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Researchers mass produce reprogrammed T cells that target cancer cells

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Posted August 12, 2013
Differentiation of 1928z CAR–engineered T-iPSCs into CD19-specific functional T lymphocytes. (a) The study concept. Peripheral blood lymphocytes are reprogrammed to pluripotency by transduction with retroviruses encoding c-MYC, SOX2, KLF4 and OCT-4. The resulting T-iPSCs are genetically engineered to express a CAR and are then differentiated into T cells that express both the CAR and an endogenous TCR. Credit: Nature Biotechnology (2013) doi:10.1038/nbt.2678

Differentiation of 1928z CAR–engineered T-iPSCs into CD19-specific functional T lymphocytes. (a) The study concept. Peripheral blood lymphocytes are reprogrammed to pluripotency by transduction with retroviruses encoding c-MYC, SOX2, KLF4 and OCT-4. The resulting T-iPSCs are genetically engineered to express a CAR and are then differentiated into T cells that express both the CAR and an endogenous TCR. Credit: Nature Biotechnology (2013) doi:10.1038/nbt.2678

A team of researchers at the Memorial Sloan-Kettering Cancer Center has developed a method for mass producing T cells that have been reprogrammed using stem cell technology to target and destroy cancerous tumors. In their paper published in the journal Nature Biotechnology, the team describes how they collected isolated T cells, reprogrammed them into stem cells, added a gene marker, than reprogrammed them back into T cells that are able to target cells in cancerous tumors.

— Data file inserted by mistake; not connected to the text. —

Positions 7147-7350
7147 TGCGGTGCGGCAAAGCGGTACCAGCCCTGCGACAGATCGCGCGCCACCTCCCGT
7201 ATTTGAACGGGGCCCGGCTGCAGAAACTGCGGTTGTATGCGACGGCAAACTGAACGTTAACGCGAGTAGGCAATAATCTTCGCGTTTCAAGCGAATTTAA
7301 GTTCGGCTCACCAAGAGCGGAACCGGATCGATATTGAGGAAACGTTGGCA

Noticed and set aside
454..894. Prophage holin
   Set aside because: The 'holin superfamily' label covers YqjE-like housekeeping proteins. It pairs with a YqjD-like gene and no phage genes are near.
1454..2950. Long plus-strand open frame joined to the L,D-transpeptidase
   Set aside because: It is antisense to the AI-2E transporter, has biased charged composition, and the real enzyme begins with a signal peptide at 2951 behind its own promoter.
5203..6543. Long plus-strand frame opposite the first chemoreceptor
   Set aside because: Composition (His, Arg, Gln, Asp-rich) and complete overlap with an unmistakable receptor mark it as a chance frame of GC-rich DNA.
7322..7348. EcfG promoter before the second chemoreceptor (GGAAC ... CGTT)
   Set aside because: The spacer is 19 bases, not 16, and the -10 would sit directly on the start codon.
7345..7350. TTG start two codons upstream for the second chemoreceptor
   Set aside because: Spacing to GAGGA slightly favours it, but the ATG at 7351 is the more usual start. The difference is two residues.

This new effort builds on research conducted this past March where a team held clinical trials that showed that genetically modified T cells could be used to target and destroy tumors (that came about due to lymphoblastic leukemia). Though successful, that effort resulted in a difficult to employ therapy. In this second-stage, the researchers developed a technique that allowed for mass producing reprogrammed T cells, thereby making the therapy more easily applicable.

To mass produce the cells, the researchers started by extracting T cells from a donor mouse. Those T cells were then modified to reprogram them into stem cells. Next, the researchers transferred gene information from a disabled retrovirus into the stem cells. The final step was reprogramming the stem cells back into T cells. Because they contained new gene information the newly minted T cells were capable of attacking cancer cells. Once created, the T cells were then nurtured into reproducing naturally—creating up to 1000 copies of themselves. Those cells were then injected back into the original donor mouse where they set to work destroying tumor cells.

 

Read more at: Phys.org

 

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